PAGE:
The Lawrence Lightning silenced critics and had a break-out season this year, placing in many tournaments and having the opportunity to play for the U.S. Specialty Sports Assn. 11-U AA World Series crown.
The Lightning, a Douglas County Amateur Baseball Assn. 12-U team, had a successful season in DCABA play but found incredible success in the USSSA 11-U AA tournaments.
"Our success is attributed to a combination of things," Lightning coach Tom Leggins said. "The kids were comfortable with assuming the roles that we gave them and doing their part to come together as a team."
Even though the team name has existed in Lawrence before, this year is the first the players on the current version of the Lightning have played together. The new roster formed from a combination of kids who had played in DCABA before. Some of the kids came from the All-Star team and had played together in the fall league at Sport2Sport.
"There were no problems jelling as a team, which was a pleasant surprise," Leggins said. "Not many of the kids had played a whole lot of outfield, but we got out to a shocking 3-0 start on the season."
Lightning players weren't surprised by the success.
"Everybody knows their role," Lightning player Levi Baker said. "We work really well together and played together well as a result."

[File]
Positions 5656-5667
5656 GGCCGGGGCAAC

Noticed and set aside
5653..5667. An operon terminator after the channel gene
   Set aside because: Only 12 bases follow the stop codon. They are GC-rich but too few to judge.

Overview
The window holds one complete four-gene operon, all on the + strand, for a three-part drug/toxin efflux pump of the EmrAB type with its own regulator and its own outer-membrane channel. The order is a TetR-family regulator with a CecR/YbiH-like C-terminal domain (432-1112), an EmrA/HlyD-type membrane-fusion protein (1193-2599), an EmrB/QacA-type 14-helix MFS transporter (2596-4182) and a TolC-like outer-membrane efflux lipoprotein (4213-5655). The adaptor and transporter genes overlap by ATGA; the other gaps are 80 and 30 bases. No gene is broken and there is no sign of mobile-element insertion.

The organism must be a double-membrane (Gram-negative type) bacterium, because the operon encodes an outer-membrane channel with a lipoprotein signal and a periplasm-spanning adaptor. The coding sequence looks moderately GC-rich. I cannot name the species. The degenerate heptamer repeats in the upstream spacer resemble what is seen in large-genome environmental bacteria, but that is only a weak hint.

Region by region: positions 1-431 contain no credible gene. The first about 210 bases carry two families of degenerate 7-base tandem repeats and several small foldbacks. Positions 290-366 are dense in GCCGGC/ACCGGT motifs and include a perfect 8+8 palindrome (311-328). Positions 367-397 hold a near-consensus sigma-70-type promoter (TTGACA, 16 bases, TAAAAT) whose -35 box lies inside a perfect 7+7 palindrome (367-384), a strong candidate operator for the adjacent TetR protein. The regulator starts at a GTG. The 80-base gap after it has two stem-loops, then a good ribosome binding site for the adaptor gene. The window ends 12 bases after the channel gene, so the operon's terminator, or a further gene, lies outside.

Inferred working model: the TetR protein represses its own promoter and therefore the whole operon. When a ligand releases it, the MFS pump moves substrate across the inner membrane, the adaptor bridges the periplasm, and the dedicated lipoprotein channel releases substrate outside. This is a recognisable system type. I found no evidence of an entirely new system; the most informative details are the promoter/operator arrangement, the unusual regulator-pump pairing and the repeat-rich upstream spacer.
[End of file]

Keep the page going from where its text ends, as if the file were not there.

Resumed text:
Coming into the season, Leggins and the other coaches, Steve Leary and James Folko, worked to find the positions each kid would play well.
"Most of the kids had played numerous positions, so we used the league games to try the various positions, and on the weekends we used a set tournament schedule," Leggins said.
Leggins attributes the rotation of players during league games in playing a large role in the success the team has experienced this year. He said even though the DCABA games provided practice for weekend tournaments, the players kept their sights on winning every game they played.
Going into the season, Leggins planned to compete in tournaments two weeks apart because of the boys' DCABA schedule. But rainouts complicated things and the team went through a stretch of four straight DCABA games following a weekend tournament.
"I think the coaches were more tired than the kids," he said.
Leggins said the weekly schedule of practicing, playing in DCABA and the tournaments has helped the team overcome the challenges of being in its first year and led to the success the Lightning players are having.
DCABA games provided the Lightning with the opportunity to get experience as a team. During DCABA play, the team was put in different situations, which helped when it came time for tournaments.
"We had a close game, and pitching stepped up to preserve our lead," Leggins said. "Another time against the Black Sox, playing different positions caused us to fall behind, but the team overcame their errors and made the plays to win."
The Lightning is not a very big team, so they play a lot of small ball.
"We take advantage of stealing bases and bunting when runners are at second and third," Leggins said. "The last few weeks things are really clicking and they are understanding defense and pitching, to help in running the bases successfully."